Workers Struggles: Asia, Australia and the Pacific

26 November 2016
Asia

India: Telangana power utility workers on relay hunger strike

Telangana electricity department contract workers held a five-day relay hunger strike outside the Collectorate in Nizamabad on Monday over several long outstanding demands. The Telangana Electricity Trade Union Front (TETUF), which covers the workers, wants permanency for all 23,000 contract employees and abolition of the contract system, increased recruitment to the department, a pension scheme and reliable salary payments.

A TETUF spokesman said many workers had been on contracts for 20 years. He claimed that although the contractors work longer hours than permanent employees their salaries were lower. The protesting workers said they would continue demonstrating until their demands are met.

Raichur iron ore processing workers protest

Iron ore processing workers from Surana Industries Limited demonstrated at the Tipu Sultan gardens in Bangalore on Tuesday to demand unpaid wages. The company closed two years ago. The workers allege that management had abruptly stopped payments in March 2015, without any final settlement. The company had also ignored subsequent directives from the Deputy Labour Commissioner that it pay up all pending wages.

While some workers resigned in order to receive their back wages, over 160 employees are continuing their protests to demand a final settlement, in line with existing labour laws.

Rajindra Hospital workers in Punjab protest

Nurses and ancillary staff at the state-run 9,100-bed Rajindra Hospital in Patiala, Punjab walked out and demonstrated in front of the out patients department on Tuesday to demand job permanency and a pay increase. They were supported by family members and members of the Class IV staff union who decided to stop work in all three shifts to support the nurses.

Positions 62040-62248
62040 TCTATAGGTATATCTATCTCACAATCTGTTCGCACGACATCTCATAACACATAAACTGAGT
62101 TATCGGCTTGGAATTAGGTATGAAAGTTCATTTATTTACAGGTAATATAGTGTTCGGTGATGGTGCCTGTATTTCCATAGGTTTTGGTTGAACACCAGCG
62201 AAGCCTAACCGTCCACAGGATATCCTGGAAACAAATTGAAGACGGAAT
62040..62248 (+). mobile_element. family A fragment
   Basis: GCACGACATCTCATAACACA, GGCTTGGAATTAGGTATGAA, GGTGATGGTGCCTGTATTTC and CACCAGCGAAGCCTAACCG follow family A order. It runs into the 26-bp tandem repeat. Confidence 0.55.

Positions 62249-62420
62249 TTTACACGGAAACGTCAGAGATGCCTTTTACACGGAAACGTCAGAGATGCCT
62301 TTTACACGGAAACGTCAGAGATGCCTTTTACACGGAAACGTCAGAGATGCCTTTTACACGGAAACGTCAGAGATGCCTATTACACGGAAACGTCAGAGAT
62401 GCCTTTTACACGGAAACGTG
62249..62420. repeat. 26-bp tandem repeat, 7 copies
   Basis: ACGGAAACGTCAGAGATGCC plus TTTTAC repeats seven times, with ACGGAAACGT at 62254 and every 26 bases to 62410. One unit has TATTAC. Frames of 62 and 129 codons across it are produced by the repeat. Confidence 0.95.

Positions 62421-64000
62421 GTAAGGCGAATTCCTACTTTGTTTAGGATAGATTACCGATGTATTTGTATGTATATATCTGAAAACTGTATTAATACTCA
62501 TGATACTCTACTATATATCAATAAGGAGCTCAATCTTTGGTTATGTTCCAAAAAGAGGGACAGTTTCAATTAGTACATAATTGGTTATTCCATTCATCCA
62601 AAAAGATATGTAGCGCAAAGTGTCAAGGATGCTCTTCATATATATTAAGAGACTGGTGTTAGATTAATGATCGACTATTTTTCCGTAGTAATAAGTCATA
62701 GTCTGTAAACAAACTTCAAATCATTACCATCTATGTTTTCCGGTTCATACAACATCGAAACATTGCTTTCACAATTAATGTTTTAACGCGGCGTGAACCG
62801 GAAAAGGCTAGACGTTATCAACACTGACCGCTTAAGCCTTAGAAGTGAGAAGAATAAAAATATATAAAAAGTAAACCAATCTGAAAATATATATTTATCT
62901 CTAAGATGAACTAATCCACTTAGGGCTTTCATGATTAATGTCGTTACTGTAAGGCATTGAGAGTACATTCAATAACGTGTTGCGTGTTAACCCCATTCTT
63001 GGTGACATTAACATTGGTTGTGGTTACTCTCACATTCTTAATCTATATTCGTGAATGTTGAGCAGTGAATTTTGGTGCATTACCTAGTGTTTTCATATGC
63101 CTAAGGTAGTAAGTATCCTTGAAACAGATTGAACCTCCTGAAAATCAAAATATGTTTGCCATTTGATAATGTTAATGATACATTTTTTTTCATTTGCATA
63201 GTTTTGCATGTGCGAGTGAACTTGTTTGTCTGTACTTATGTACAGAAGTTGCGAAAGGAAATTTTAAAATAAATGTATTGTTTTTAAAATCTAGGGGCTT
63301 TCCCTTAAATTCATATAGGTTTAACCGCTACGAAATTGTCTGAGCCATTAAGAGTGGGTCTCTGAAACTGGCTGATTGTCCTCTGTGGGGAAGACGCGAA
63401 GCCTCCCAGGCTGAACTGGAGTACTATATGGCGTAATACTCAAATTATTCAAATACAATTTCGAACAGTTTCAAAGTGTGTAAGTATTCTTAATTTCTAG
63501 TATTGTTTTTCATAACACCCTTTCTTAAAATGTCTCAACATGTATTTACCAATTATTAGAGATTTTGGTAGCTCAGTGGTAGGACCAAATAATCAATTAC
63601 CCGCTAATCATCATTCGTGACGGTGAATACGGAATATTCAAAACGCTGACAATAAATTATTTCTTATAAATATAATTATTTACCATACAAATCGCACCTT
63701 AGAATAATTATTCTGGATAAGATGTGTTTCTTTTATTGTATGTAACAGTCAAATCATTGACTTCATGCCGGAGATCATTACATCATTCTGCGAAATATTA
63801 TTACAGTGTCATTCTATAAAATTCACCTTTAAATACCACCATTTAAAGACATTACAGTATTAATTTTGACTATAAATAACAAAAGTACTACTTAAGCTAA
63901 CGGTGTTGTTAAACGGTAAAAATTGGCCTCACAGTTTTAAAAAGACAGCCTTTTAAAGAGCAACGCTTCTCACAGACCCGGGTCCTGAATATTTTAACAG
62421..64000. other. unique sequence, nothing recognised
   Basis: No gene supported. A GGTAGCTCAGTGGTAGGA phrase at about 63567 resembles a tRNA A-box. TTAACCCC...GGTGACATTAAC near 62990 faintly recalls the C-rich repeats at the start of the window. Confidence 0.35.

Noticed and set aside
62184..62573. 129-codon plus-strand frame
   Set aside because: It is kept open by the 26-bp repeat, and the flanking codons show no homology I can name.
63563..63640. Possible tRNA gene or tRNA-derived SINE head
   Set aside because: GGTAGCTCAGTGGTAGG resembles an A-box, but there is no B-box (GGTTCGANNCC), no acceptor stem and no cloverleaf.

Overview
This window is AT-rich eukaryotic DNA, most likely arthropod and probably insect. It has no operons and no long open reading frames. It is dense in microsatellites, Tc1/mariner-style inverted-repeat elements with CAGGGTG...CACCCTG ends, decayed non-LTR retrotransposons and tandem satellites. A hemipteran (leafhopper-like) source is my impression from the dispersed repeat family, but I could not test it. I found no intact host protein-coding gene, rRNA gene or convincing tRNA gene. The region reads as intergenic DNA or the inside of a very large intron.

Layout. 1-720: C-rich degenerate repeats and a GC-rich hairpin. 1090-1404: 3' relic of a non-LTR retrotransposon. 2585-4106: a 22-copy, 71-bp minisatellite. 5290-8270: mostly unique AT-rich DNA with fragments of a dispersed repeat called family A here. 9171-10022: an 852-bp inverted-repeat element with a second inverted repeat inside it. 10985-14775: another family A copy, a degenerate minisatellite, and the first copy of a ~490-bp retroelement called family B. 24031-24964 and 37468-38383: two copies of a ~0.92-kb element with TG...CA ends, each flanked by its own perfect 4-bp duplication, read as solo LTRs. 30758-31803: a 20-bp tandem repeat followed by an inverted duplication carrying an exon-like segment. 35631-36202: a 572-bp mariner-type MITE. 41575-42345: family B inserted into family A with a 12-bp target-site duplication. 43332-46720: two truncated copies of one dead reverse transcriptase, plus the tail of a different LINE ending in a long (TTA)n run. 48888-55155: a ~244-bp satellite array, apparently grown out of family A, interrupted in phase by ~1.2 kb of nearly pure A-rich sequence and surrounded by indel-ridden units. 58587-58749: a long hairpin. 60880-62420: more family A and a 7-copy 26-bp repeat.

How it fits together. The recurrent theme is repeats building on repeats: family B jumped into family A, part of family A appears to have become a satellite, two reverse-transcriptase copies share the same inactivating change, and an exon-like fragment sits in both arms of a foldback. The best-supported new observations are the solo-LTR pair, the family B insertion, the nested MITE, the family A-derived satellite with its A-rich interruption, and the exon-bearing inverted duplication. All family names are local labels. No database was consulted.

The Rajindra Hospital is attached to the Punjab Government Medical College which also has a 1,600-bed TB hospital.

Pakistan: Khyber Pakhtunkhwa health workers demand allowances

Class-IV health sector workers at Khyber Pakhtunkhwa province hospitals demonstrated in Peshawar to demand a health professional allowance on Tuesday. The workers rallied outside the Lady Reading Hospital and at Jinnah Park and then marched towards the provincial assembly blocking key roads in the city.

The allowance is granted to some categories of health workers. The Class-IV category covers about 20,000 public sector health workers who have not been paid the allowance. The protest was called off by the Paramedical Association (Class-IV) after a meeting with the government, which promised to grant the union’s demand.

It was the latest in series of limited strikes and protests this year over the issue. Government doctors, nurses and paramedics walked out and demonstrated in August and October demanding the same allowance. While the government has promised on numerous occasions to grant the allowance, it remains unpaid to most workers.

Bangladeshi mobile telecommunications workers protest

About 150 employees of private mobile phone operator Citycell demonstrated at the company’s premises on Tuesday for unpaid salaries, bonuses and overtime from July. They demanded the outstanding amounts be paid by November 27. The workers confined the chief executive officer and five other top management officials to their offices and threatened to strike if the company failed to fulfil their demand.

Citycell (Pacific Bangladesh Telecom Limited) is owned by SingTel, Pacific Motors, and Far East Telecom, and is the only operator using CDMA long range technology. It has been operating since 1989.

China: Walmart workers organise for strike action

Following a series of isolated strikes earlier this year at Walmart chain stores in China, over 20,000 employees organised in internet WeChat groups are preparing for coordinated industrial action covering all stores.

Walmart Chinese Workers Association (WCWA), an unofficial union formed by several Walmart employees, walked out in July over company attempts to impose a more exploitative work system. The new system would allow managers to schedule an unlimited number of working hours per day, totalling up to 174 hours per month (an average of just over 40 per week), without any overtime pay.

While the majority of the 100,000-strong Walmart workforce has not, as yet, taken strike action, more than 40 WCWA WeChat groups covering over 20,000 members, or 20 percent of Walmart’s Chinese employees, have been established.

Walmart was pressured by the government in 2006 to create Stalinist Communist Party controlled trade unions. The organisations are run by store managers and have little support amongst Walmart employees.

Coca-Cola workers in three Chinese cities strike